Dementia: Dyschronometria may be an early sign of brain decline – ‘Often overlooked’

Steve Thompson recalls signs of his early-onset dementia

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Cognitive decline is inevitable as the body ages, but marked memory deficits may signal neurodegenerative disease. This occurs when toxic protein, found clumped between neurons, builds up inside the brain. The earlier the disease is treated, the longer patients can enjoy a reasonable quality of life. One early sign of dementia – that is often overlooked – is losing a sense of duration, according to the WHO.

Signs of the disease are generally understood in three stages, but these can differ from case to case.

Losing track of time, one of the first signs to emerge usually indicates damage to the cerebellum.

This is the part of the brain that enables the reasoning that’s required for telling the time.

The WHO explains: “The early stage of dementia is often overlooked because the onset is gradual.

READ MORE: Dementia: A sign in the eyes that could predict ‘steeper’ cognitive decline warns study

“Common symptoms may include forgetfulness, losing track of time, [and] becoming lost in familiar places.”

Dychronometria is the medical term for the condition where an individual cannot accurately estimate the amount of time that has passed.

The Dementia Resource Centre notes: “Dyschronometria leads to short-term memory loss, diminished spatial awareness, and increased inability to track time.

“You may experience your loved one becoming extremely panicked or worried after you step out of the room for only a short period of time.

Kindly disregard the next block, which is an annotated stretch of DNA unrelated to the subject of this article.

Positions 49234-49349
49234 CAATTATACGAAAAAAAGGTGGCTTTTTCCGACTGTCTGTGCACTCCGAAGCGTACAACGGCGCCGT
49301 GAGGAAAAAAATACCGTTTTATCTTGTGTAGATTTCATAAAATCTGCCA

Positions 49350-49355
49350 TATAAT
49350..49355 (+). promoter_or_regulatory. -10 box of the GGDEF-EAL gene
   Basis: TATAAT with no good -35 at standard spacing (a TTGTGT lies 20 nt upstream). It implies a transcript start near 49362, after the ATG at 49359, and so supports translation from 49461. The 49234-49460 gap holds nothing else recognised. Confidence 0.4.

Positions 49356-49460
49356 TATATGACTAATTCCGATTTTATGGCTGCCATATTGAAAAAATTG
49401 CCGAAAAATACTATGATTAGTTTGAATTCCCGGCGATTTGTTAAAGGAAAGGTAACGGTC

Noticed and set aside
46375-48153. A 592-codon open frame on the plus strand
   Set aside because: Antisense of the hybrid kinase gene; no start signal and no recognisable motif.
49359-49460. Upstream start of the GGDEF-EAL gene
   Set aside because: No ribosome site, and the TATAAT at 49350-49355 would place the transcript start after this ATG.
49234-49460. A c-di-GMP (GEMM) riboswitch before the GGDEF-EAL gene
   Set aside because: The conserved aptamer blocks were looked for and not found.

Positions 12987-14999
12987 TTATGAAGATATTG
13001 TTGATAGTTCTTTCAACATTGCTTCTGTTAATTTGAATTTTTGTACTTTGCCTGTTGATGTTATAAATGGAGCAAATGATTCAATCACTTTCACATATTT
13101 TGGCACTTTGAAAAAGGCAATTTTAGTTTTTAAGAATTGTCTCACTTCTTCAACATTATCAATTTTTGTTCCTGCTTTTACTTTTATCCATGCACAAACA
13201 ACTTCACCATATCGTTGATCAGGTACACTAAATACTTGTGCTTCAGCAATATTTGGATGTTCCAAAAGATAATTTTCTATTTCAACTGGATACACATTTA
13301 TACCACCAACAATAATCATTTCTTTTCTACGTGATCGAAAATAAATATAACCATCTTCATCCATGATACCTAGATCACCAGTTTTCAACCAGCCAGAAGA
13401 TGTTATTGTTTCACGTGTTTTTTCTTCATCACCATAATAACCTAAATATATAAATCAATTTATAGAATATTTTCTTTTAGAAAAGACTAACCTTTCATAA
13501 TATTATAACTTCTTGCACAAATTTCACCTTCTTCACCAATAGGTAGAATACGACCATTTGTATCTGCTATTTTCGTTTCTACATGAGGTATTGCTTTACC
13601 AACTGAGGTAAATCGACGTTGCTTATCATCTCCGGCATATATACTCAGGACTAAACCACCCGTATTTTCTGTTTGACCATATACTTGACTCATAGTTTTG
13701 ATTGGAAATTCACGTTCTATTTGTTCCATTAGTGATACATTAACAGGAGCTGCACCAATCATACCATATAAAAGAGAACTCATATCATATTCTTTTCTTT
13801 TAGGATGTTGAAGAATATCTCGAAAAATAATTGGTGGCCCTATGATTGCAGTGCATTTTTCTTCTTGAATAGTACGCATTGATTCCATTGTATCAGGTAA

“This is because your loved one with dementia has a very different perception of how long you have been gone.”

As the condition progresses, time-keeping can become increasingly problematic, as can spatial awareness.

At this stage, patients may completely lose the ability to remember the day of the week, which may prompt a cascade of behavioural changes.

Some patients may lose the ability to track what part of the day it is, and may confuse day with night.

The positioning of the hands of a clock may also become impossible to understand, robbing sufferers of their independence.

According to the Dementia Resource Centre, loss of time is one of the “most impactful” changes suffered by dementia patients.

Some other signs of early-onset dementia include reduced concentration, apathy and withdrawal, or a loss of ability to carry out everyday tasks.

Losing items around the house should also ring alarm bells, as should hiding or throwing away mail.

Receiving swift medical attention at the beginning of the condition is important to prolong the quality of life of sufferers.

“An early diagnosis gives someone the chance to explain to family and friends the changes happening in their life,” according to the Social Care Institute for Excellence.

“There is strong evidence that an early diagnosis helps someone with dementia to continue to live independently in their home for longer,” adds the body.

It may also potentially allow patients to benefit from drug and non-drug treatments available.

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